Gandhi is CEO of APEX, which empowers clinicians to improve and expand access to musculoskeletal care using 3-D motion capture technology blending computer vision artificial intelligence with neuroscience to bridge in-person and virtual care. He leveraged the programs and resources of the Office of Innovation and Entrepreneurship’s Big Idea Center in each of his four years as an undergraduate to start on an entrepreneurial path after graduating.
James “Chip” Hanlon Volunteer Mentor of the Year Award: Jan Berkow, program manager for commercialization at the Pitt Center for Military Medicine Research
The Pitt Innovation Institute relies heavily on volunteer mentors to assist faculty and students interested in exploring the commercial potential of their innovations to navigate the often unfamiliar terrain of innovation commercialization. Berkow is responsible for bringing to market U.S. Department of Defense-funded advanced medical technologies. He previously led InteloMed Inc., a Pitt startup company, as co-founder and chief technology officer. For the past five years, he has served as a volunteer mentor on numerous Pitt innovation teams, helping to guide them through early commercialization exercises in customer discovery and value proposition development as part of the NSF I-Corps First Gear program, as well as assisting teams participating in the Michael G. Wells Student Healthcare Competition.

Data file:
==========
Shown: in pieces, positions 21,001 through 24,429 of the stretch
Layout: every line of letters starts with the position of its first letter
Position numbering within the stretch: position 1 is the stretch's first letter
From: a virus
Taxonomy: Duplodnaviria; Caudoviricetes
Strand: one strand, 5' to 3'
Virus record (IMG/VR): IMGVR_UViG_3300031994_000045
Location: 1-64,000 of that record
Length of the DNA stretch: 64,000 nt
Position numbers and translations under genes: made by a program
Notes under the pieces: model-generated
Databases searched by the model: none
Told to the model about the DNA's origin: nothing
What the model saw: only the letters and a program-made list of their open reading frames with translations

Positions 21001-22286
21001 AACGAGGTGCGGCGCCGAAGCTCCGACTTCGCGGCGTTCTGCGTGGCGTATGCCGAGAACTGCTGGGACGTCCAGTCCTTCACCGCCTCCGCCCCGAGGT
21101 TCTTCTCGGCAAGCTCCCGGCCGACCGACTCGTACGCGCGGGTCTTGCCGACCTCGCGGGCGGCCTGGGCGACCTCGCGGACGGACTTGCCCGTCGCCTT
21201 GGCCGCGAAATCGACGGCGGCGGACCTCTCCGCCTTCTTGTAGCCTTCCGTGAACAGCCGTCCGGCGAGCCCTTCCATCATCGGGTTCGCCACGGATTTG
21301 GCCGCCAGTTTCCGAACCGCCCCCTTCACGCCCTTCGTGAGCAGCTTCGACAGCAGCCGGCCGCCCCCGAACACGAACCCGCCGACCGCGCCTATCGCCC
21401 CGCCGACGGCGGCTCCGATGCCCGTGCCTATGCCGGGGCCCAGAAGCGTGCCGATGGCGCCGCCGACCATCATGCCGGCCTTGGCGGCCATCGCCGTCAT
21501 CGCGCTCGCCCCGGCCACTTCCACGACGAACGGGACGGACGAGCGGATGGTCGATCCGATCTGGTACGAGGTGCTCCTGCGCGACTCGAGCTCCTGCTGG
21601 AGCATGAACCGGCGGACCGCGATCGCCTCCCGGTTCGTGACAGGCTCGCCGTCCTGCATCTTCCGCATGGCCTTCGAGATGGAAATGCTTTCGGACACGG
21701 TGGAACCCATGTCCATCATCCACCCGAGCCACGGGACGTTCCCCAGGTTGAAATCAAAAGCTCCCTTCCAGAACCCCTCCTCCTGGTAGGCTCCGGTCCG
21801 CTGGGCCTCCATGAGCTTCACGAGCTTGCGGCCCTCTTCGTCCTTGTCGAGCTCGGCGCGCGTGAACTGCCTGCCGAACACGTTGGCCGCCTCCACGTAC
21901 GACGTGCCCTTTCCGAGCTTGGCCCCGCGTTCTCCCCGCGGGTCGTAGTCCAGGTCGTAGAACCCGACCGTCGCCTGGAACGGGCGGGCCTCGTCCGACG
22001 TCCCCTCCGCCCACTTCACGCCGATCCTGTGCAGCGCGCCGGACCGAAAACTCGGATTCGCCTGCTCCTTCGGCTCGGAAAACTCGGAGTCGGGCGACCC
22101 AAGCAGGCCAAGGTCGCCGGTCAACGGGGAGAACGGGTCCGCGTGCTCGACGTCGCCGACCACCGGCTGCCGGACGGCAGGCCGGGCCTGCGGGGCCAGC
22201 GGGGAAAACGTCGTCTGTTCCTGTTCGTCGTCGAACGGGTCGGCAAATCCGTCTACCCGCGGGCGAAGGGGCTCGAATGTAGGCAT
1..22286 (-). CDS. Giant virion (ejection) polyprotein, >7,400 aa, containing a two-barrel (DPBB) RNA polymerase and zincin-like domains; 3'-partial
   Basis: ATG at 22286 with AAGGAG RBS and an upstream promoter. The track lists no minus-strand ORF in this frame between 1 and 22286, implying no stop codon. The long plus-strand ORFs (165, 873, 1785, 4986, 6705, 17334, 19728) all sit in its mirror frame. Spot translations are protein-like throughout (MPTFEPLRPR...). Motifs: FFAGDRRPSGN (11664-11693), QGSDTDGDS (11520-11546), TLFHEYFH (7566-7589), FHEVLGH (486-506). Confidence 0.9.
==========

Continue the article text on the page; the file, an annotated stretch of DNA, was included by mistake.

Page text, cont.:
Startup of the Year: Apollo Neuroscience, Inc.